Being scared, hiding, not opening up are all things we can feel quite deeply. But facing up to that and challenging it may be the most liberating and life affirming thing we can do. So my answer remains. Publish and be proud in doing so. If your images are genuine and connected to your deep self then only good can come from sharing. You will find an audience that understands you and wants to know you better. As i said, that is a gift.

    (apologies if I’ve dwelled into soliloquy and self help, or gone off at a tangent. I think I know where you are coming from)

  4. tomwilkinsonphotography

    If I may add just a little more in regard to the replies by Rob and Duncan. Essentially, what are we afraid of here? If “afraid” is the right word. You mention that you don’t want people to see a particular side of you but in my opinion, photography is the ideal way of expressing inner emotions, fears, etc WITHOUT having to be explicit. Unless you are going to be shooting naked self-portraits (!!), your chosen subject matter (wind turbines, the bedrock of a lake) and its resulting photographs, depending on the way you approach it, can ultimately become the expression you are looking for, allowing for full metaphorical exploration of your inner self , and if done skilfully the audience can be none the wiser! 😉

    1. Duncan Fawkes (@duncanfawkes)

      I do agree Tom. The layers of metaphor and interpretation make visual art, to me, the ideal mode to explore oneself without being very literal. So yes, perhaps there is little to fear.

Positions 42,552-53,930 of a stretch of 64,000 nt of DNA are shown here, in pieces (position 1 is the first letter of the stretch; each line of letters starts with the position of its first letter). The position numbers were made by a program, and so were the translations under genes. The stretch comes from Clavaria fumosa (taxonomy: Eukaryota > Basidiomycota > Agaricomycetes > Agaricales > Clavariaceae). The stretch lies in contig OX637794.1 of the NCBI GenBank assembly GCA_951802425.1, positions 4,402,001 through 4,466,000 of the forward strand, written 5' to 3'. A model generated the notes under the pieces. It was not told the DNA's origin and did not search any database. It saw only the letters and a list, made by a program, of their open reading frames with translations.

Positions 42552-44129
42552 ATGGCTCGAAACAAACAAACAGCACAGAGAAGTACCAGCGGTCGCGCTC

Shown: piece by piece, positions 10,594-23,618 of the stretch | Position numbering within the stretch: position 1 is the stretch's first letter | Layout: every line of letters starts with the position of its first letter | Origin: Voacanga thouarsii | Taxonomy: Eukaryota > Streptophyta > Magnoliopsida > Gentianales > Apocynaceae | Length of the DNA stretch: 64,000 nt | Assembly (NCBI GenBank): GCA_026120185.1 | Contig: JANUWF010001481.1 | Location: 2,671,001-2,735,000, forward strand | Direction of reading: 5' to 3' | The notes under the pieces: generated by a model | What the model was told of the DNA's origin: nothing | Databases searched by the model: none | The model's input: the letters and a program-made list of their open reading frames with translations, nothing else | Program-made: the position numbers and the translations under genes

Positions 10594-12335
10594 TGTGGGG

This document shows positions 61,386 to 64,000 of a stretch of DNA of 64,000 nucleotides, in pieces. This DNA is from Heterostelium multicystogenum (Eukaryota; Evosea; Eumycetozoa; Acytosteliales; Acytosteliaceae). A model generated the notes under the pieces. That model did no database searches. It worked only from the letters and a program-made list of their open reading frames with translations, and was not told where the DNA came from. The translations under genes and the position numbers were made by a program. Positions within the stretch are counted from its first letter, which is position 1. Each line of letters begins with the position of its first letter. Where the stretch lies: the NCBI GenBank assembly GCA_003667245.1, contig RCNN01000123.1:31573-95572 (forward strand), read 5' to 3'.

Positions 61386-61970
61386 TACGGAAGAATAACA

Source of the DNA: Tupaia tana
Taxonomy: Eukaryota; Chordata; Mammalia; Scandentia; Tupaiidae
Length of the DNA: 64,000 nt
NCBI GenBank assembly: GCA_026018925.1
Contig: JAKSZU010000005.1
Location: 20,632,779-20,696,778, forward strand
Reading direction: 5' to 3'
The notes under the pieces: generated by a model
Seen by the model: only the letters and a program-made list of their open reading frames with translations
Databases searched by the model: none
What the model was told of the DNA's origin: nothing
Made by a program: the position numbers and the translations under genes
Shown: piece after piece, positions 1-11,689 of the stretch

That said, if of our art leads others’ perception of ourselves a certain direction then – depending on the extent of that direction – then even a more shallow interpretation of our images may still expose us in a way that we’re uncomfortable. Put another way, pretty pictures that the world laps up is safe. Anything other says “this is who I am and what appeals to me/I associate with” and so is revealing and hence unnerving. Even as a very simple example something alternate begs the question of a casual viewer “instead of taking a colourful sunset you took a weird picture of a tree and some bushes. And you call yourself an artist, huh?!”.

      Our art reveals ourselves to different degrees, and the less obvious it is the more vulnerable we feel (the tribe don’t understand). I still hate Flickr for loving crap images whilst making me feel like an artistic pariah, and my work is relatively straightforward (perhaps my mistake lol)!

  5. Lucy Telford

    Hello 🙂

    Duncan seems to have got your concerns nailed – you are worried that your photographs may reveal more than you had intended, to certain people anyway. I think he and Tom and Rob all make valid points although, obviously, it’s down to you and what you are comfortable with which counts in the end.